Yahoo said on Wednesday it had discovered another major cyberattack, saying data from more than 1bn user accounts was compromised in August 2013, making it the largest such breach in history.
Yahoo said the stolen user account information may have included names, email addresses, telephone numbers, dates of birth, hashed passwords and, in some cases, encrypted or unencrypted security questions and answers.
The number of affected accounts was double the number implicated in a 2014 breach that the internet company disclosed in September 2016 and blamed on hackers working on behalf of a government.
“An unauthorised party” broke into the accounts, Yahoo said in a statement posted on its website. The company believes the hacks are connected and that the breaches are “state-sponsored”.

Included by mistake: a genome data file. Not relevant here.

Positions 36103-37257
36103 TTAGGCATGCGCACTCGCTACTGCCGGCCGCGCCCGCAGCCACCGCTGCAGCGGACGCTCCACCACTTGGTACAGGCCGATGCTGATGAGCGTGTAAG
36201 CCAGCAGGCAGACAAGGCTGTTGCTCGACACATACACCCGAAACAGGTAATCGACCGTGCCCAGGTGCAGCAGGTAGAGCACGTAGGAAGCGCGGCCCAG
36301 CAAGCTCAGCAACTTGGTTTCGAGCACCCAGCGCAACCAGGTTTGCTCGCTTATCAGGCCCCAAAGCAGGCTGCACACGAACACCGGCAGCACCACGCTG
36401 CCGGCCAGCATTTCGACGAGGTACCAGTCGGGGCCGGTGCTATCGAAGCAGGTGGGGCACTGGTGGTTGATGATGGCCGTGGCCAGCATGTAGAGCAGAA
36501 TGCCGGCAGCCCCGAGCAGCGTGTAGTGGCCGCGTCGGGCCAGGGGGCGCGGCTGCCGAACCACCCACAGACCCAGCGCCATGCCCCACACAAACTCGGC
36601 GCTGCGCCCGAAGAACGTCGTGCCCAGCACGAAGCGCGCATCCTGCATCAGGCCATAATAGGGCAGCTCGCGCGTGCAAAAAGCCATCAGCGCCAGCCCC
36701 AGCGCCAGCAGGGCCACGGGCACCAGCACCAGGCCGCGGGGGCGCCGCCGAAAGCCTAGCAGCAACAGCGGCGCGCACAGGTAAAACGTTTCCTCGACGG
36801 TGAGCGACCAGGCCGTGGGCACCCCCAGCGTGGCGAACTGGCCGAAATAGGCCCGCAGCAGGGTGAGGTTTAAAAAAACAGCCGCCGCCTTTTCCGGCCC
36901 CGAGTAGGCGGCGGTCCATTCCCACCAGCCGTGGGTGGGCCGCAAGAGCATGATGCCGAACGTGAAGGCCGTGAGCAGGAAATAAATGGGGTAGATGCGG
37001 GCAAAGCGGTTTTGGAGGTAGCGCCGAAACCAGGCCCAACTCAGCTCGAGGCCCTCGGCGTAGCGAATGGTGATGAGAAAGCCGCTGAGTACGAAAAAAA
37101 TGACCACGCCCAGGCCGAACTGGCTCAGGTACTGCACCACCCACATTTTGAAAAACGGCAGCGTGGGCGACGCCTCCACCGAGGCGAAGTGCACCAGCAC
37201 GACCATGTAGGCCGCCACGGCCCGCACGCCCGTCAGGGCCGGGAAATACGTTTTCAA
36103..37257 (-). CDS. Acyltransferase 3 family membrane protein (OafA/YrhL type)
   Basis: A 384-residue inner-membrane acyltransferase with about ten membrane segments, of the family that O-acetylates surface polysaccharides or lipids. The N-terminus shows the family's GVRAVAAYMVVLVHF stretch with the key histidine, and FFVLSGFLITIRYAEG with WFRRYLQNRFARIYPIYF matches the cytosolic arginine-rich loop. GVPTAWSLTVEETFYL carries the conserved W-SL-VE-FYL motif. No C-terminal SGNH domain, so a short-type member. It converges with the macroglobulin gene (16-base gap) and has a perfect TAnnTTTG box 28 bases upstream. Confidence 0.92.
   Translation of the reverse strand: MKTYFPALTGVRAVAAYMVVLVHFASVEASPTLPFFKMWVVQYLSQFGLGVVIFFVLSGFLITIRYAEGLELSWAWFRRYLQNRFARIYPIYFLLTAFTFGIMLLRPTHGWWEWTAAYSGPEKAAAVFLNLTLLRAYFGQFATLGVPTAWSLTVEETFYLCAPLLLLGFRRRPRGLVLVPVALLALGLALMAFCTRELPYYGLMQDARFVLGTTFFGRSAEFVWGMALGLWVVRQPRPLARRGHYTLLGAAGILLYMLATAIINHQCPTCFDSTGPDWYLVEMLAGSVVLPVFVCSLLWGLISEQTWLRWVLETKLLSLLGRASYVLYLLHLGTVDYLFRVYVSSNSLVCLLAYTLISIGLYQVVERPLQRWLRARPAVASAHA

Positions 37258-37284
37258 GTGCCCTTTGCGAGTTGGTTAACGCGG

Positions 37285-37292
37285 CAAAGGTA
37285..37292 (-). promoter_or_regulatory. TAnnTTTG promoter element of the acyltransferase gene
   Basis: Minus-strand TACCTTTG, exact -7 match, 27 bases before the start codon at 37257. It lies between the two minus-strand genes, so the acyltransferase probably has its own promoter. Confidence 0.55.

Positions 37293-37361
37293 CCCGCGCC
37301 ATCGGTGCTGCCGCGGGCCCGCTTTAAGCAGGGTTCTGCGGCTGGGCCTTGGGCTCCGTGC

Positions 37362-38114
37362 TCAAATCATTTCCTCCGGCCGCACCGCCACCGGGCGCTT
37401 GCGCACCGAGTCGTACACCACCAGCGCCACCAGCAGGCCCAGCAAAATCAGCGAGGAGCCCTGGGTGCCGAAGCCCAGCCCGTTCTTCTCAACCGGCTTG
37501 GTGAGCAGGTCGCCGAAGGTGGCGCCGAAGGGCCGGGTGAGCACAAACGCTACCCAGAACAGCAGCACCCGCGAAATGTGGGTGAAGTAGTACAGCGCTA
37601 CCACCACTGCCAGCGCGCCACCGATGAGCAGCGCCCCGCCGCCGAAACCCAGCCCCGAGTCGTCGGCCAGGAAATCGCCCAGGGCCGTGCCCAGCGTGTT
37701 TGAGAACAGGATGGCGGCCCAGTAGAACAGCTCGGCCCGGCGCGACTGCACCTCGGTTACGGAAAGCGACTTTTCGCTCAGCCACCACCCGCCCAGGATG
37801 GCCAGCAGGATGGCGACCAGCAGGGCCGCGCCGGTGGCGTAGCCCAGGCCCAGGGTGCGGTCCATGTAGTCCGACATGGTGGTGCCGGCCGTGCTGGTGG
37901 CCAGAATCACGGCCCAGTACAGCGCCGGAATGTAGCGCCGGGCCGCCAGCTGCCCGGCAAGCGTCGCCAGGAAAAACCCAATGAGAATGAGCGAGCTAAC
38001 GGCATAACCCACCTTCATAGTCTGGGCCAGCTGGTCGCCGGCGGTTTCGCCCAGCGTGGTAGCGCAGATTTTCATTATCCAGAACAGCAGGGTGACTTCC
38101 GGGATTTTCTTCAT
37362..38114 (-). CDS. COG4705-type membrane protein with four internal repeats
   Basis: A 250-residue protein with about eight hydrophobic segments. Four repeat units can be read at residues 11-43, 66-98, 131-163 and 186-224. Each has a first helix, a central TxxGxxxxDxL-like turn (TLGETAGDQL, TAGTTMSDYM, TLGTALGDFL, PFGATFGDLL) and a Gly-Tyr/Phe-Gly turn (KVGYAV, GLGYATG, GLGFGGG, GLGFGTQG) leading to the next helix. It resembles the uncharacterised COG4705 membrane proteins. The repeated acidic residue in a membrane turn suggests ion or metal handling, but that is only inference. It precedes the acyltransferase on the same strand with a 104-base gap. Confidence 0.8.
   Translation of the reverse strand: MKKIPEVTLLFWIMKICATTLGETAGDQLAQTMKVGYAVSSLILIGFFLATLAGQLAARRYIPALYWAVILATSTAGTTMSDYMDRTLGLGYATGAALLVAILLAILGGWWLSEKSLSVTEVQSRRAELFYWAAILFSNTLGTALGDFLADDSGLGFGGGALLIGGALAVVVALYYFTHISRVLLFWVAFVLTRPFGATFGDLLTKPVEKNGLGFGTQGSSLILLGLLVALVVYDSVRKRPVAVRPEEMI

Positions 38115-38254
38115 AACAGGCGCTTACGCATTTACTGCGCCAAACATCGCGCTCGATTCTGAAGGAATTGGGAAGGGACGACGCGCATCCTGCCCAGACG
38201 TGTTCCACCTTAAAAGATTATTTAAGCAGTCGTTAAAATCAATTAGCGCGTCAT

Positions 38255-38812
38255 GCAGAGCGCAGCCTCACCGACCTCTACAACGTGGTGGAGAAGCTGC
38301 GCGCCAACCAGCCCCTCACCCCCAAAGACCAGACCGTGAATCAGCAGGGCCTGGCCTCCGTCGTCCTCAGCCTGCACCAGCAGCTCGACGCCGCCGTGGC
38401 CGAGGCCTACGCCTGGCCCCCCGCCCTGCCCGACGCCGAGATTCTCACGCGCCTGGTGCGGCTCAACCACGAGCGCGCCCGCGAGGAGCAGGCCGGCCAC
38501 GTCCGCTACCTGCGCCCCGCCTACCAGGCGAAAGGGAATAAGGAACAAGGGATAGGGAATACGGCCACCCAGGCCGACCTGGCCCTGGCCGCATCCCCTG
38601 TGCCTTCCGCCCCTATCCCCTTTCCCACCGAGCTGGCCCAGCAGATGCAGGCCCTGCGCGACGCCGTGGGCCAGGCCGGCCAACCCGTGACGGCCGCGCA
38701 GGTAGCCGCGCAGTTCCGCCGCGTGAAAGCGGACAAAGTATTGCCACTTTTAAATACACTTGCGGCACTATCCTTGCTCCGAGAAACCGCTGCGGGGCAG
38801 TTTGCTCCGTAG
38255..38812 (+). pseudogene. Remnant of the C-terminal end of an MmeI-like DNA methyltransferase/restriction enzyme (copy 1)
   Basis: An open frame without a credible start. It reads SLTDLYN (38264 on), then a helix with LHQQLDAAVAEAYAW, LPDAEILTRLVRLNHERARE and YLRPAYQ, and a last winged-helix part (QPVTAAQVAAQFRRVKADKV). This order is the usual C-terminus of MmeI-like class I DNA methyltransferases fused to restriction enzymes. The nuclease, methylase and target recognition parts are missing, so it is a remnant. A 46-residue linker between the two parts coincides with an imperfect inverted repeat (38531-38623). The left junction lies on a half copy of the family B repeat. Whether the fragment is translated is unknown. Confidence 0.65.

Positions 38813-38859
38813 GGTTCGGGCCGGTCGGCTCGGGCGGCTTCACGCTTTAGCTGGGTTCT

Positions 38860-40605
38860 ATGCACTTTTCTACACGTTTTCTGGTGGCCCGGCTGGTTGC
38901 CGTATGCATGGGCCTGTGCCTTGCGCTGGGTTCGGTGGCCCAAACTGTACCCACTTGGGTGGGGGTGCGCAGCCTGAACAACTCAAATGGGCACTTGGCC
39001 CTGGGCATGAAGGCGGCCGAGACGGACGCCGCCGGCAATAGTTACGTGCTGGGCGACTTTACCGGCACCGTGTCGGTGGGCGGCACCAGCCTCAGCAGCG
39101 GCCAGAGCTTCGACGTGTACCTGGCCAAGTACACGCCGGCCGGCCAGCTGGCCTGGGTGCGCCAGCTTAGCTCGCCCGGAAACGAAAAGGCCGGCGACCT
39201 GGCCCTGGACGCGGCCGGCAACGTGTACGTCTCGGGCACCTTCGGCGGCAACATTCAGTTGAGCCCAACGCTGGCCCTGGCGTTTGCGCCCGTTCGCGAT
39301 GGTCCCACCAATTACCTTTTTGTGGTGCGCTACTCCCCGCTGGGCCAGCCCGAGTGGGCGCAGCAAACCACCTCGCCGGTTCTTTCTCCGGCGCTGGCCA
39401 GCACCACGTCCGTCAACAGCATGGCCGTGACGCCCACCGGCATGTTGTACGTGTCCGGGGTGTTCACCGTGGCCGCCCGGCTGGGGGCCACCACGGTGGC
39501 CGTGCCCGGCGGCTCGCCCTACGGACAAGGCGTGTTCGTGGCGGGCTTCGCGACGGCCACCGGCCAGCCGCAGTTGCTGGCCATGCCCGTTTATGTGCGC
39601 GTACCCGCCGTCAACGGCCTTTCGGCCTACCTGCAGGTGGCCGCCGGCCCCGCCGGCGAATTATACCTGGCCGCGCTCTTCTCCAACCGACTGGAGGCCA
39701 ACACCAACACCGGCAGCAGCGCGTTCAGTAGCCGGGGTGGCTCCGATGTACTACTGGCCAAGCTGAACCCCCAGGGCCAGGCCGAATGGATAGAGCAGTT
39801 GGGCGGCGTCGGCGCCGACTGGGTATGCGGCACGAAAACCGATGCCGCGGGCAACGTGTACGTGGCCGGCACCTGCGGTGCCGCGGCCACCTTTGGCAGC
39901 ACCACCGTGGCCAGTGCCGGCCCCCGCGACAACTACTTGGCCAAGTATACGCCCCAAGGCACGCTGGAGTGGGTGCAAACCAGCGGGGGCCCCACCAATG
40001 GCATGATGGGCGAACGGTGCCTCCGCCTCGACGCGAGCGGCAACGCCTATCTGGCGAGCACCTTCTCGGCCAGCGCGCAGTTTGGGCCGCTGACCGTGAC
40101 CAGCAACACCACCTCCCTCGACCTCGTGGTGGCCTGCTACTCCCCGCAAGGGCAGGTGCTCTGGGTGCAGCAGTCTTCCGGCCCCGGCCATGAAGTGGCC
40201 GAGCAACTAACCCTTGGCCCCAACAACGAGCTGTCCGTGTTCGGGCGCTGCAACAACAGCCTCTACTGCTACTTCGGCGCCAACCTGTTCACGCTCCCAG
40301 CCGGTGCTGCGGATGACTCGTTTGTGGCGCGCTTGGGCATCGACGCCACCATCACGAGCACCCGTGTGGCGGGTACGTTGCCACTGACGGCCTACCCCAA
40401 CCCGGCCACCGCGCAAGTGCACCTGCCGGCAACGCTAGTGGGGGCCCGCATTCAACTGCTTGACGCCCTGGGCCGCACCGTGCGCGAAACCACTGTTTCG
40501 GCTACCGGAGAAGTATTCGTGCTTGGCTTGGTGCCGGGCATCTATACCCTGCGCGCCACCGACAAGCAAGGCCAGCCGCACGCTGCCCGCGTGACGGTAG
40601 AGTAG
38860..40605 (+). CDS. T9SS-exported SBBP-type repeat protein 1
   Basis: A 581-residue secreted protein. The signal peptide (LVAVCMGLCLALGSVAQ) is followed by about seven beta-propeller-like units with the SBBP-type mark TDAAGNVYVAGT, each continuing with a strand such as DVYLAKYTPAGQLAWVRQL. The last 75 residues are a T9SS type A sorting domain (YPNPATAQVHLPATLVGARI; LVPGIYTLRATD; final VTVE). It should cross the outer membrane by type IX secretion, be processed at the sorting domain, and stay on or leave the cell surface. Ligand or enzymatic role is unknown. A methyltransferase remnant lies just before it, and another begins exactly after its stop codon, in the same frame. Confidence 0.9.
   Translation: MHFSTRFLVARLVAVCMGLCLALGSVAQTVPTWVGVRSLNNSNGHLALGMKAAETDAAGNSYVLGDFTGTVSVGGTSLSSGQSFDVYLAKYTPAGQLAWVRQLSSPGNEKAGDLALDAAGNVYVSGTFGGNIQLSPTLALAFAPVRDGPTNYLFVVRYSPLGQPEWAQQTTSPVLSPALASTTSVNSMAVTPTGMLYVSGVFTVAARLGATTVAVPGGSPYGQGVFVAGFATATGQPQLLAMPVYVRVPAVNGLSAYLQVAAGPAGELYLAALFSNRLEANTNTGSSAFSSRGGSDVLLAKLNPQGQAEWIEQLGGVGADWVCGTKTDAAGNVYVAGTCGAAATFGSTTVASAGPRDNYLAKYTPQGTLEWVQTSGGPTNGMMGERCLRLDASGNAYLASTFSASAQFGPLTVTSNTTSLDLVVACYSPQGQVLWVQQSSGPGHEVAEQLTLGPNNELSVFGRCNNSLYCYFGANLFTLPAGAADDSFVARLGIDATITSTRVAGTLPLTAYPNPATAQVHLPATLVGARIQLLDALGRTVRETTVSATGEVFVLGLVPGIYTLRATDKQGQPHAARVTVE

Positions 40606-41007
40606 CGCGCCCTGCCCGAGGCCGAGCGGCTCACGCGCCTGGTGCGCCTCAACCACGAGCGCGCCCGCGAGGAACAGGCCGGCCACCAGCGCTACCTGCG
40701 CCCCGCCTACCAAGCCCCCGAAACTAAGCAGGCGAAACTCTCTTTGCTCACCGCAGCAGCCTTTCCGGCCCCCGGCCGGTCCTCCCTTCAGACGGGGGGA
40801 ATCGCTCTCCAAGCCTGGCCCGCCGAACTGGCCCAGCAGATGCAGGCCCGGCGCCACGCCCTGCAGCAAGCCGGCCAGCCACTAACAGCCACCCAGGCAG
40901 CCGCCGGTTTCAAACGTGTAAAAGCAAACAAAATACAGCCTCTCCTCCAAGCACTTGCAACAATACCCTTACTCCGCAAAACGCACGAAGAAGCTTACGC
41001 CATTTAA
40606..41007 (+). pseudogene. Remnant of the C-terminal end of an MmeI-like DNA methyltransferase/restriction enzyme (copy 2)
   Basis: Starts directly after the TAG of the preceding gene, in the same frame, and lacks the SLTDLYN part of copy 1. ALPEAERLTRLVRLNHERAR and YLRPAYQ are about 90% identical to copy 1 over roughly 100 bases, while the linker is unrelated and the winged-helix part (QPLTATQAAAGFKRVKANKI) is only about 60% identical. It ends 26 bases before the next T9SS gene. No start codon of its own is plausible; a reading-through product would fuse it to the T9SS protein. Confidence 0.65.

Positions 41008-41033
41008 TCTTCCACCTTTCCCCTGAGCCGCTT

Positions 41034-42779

Yahoo said this case “is likely distinct from the incident the company disclosed on September 22, 2016”.
Verizon, which is in the process of buying Yahoo for $4.8bn (£3.8bn), said of the 2013 hack: “We will review the impact of this new development before reaching any final conclusions.”
The breach disclosed in September had already threatened to derail the deal or result in a reduction in the sale price.
Yahoo is notifying all the users affected and asking them to change their passwords and security questions.